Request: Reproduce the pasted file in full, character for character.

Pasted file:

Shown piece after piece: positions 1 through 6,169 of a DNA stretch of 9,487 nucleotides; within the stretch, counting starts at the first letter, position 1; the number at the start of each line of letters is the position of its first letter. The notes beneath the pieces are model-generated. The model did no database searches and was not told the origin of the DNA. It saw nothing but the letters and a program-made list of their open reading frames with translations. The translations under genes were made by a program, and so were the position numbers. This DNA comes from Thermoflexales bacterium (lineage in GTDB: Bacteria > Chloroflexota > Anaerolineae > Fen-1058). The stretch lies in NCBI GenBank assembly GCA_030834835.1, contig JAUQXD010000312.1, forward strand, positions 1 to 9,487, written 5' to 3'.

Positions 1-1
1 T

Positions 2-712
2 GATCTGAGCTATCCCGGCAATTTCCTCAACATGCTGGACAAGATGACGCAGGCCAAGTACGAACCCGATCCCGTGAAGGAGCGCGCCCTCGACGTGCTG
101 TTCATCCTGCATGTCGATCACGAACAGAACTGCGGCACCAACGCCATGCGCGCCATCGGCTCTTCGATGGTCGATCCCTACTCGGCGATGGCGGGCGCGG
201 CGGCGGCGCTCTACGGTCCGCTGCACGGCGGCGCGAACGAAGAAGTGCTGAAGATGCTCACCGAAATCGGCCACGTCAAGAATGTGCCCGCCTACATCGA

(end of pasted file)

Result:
Shown piece after piece: positions 1 through 6,169 of a DNA stretch of 9,487 nucleotides; within the stretch, counting starts at the first letter, position 1; the number at the start of each line of letters is the position of its first letter. The notes beneath the pieces are model-generated. The model did no database searches and was not told the origin of the DNA. It saw nothing but the letters and a program-made list of their open reading frames with translations. The translations under genes were made by a program, and so were the position numbers. This DNA comes from Thermoflexales bacterium (lineage in GTDB: Bacteria > Chloroflexota > Anaerolineae > Fen-1058). The stretch lies in NCBI GenBank assembly GCA_030834835.1, contig JAUQXD010000312.1, forward strand, positions 1 to 9,487, written 5' to 3'.

Positions 1-1
1 T

Positions 2-712
2 GATCTGAGCTATCCCGGCAATTTCCTCAACATGCTGGACAAGATGACGCAGGCCAAGTACGAACCCGATCCCGTGAAGGAGCGCGCCCTCGACGTGCTG
101 TTCATCCTGCATGTCGATCACGAACAGAACTGCGGCACCAACGCCATGCGCGCCATCGGCTCTTCGATGGTCGATCCCTACTCGGCGATGGCGGGCGCGG
201 CGGCGGCGCTCTACGGTCCGCTGCACGGCGGCGCGAACGAAGAAGTGCTGAAGATGCTCACCGAAATCGGCCACGTCAAGAATGTGCCCGCCTACATCGA